Post-termination Restrictions Agreed During Employment Unenforceable
Employers need to provide specific and valuable consideration in return for an employee agreeing to enter into post-termination restrictions during employment.
In Re-Use Collections Ltd v Sendall, S worked for a family business until it was sold in the 1990s. He had no written employment contract. In October 2012 he was given a draft employment contract which contained post-termination restrictions, including a non-compete provision. After taking legal advice he eventually signed it in February 2013. In March 2013 he resigned to work for a competing business run by his sons. The company sought an injunction to enforce the post-termination restrictions.
The High Court held that as the restrictions had been introduced during employment, actual consideration had to be given by the company in return for the employee agreeing to them. Otherwise the restrictions would not be enforceable. The consideration must comprise some real monetary or other benefit (for example promotion) conferred on the employee which causes him to agree the covenants and it must be substantial and not nominal.
The company argued that it had provided consideration:
- as the covenants were introduced as part of a package, which conferred benefits, including a pay rise; or
- through S’s continued employment in the months after the contract was produced.
The High Court disagreed, finding that the company had not provided any consideration for the covenants. The new contract predominantly confirmed S’s existing entitlements. Although he was given a pay rise, there was insufficient evidence that:
- it was specific to him;
- that it was conditional upon him signing the contract. In fact it was not referred to in the contract (which still referred to the old salary) and it took effect in January 2013 even though he had not signed the contract at that point; or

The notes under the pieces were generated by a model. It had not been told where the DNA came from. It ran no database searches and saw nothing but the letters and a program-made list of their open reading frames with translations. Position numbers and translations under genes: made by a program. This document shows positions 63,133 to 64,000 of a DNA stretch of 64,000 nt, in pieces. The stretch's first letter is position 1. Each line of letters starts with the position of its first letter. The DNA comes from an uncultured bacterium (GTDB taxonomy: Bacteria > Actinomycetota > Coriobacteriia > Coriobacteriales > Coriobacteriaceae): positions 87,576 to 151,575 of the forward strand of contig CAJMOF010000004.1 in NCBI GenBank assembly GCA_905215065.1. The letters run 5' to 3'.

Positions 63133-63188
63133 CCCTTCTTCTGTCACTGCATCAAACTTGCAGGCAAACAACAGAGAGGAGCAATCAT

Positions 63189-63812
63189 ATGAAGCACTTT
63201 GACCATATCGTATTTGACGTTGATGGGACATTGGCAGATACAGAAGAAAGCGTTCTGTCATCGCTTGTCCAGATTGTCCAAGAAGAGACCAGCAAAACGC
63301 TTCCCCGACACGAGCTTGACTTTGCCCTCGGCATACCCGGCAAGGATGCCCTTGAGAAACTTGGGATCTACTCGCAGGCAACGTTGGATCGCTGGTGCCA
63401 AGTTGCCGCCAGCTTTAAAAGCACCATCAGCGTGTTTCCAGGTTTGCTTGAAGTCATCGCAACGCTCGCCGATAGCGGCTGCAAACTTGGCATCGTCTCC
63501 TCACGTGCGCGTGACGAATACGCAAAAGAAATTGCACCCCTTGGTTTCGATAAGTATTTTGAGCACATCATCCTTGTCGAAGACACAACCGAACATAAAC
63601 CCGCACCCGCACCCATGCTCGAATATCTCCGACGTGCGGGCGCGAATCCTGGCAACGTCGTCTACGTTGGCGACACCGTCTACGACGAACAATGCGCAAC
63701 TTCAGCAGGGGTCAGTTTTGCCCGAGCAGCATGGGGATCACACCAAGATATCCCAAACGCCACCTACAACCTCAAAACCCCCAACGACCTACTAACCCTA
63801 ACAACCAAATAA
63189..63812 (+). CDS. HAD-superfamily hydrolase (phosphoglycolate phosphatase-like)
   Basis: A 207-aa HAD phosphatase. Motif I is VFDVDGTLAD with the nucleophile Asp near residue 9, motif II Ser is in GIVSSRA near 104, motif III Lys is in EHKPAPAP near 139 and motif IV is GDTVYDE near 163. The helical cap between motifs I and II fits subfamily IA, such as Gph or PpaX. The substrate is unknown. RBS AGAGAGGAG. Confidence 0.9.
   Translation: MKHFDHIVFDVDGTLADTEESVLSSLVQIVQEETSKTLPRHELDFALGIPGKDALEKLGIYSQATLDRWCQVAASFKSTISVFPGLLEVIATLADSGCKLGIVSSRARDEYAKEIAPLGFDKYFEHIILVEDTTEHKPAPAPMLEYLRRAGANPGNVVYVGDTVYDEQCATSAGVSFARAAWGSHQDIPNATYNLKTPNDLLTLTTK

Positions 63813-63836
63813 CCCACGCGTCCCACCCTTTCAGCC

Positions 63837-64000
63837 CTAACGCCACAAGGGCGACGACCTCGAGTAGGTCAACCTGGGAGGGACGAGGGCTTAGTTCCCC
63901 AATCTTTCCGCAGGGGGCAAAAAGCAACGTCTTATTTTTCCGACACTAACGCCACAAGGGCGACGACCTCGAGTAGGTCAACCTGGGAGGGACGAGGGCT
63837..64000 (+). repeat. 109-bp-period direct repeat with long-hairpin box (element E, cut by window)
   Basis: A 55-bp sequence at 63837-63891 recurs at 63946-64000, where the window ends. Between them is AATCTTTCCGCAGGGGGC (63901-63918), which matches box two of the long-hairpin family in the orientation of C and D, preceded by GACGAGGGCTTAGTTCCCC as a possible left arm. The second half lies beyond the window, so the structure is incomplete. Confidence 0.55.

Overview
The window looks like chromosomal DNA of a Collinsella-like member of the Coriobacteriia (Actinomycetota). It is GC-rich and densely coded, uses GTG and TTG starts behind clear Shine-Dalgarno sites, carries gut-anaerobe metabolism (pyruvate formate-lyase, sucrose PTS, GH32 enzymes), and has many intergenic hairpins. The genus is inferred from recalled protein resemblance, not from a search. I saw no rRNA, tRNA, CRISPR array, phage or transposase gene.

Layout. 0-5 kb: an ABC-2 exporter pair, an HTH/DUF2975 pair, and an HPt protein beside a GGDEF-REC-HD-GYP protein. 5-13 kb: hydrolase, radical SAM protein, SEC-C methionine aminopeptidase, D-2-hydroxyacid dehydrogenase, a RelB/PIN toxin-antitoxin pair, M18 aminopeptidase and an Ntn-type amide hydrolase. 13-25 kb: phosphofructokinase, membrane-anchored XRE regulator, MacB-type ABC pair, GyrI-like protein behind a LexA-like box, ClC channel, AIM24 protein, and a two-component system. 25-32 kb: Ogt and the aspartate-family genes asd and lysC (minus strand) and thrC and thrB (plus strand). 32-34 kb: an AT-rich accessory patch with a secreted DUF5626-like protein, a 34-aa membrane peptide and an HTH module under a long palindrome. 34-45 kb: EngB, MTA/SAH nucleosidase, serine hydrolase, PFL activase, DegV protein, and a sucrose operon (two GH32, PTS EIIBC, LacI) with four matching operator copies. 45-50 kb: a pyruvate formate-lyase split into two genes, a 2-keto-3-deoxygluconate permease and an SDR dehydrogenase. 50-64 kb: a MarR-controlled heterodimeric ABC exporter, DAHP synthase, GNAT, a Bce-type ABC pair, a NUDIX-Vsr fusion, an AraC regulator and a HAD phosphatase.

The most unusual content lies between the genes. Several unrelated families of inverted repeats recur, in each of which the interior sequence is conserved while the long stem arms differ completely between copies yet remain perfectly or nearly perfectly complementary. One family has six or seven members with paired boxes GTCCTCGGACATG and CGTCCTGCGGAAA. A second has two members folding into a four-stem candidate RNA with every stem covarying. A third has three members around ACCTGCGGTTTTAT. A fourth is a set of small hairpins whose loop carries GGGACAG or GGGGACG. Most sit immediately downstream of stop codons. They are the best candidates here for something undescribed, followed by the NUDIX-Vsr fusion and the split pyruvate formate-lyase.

- in some more general sense, it was linked to the introduction of the new employment contract.
In addition, continued employment was not sufficient in this case as there was no evidence to suggest that had S declined to sign up to the restrictions, his employment would have been terminated.
This case is an important one for employers. Employers might be forgiven for thinking that once an employment contract has been signed, post-termination restrictions will be binding, subject to the usual hurdles of identifying a legitimate business interest which they protect and ensuring they go no further than is necessary to protect that business interest. However, all contracts need consideration if they are to be binding.
Where employment contracts contain post-termination restrictions on joining, the employer provides consideration by agreeing to employ the employee and paying his salary and benefits. However, if new restrictions are introduced during employment, continued employment will not be sufficient unless there is also an indication that refusal to sign will result in dismissal. This will also be the case if amended restrictions are agreed during employment.
Employers will need to provide a clear benefit such as a pay rise, bonus or promotion and make receipt of that benefit conditional upon the employee signing up to the new restrictions. The same applies to new confidentiality obligations introduced during employment and to post–termination restrictions agreed as part of a settlement agreement on termination of employment.
Normally signing a document as a deed removes the need for consideration. However, that will not be sufficient where it contains post-termination restrictions or confidentiality obligations as this case makes it clear that consideration must be substantial and not nominal.
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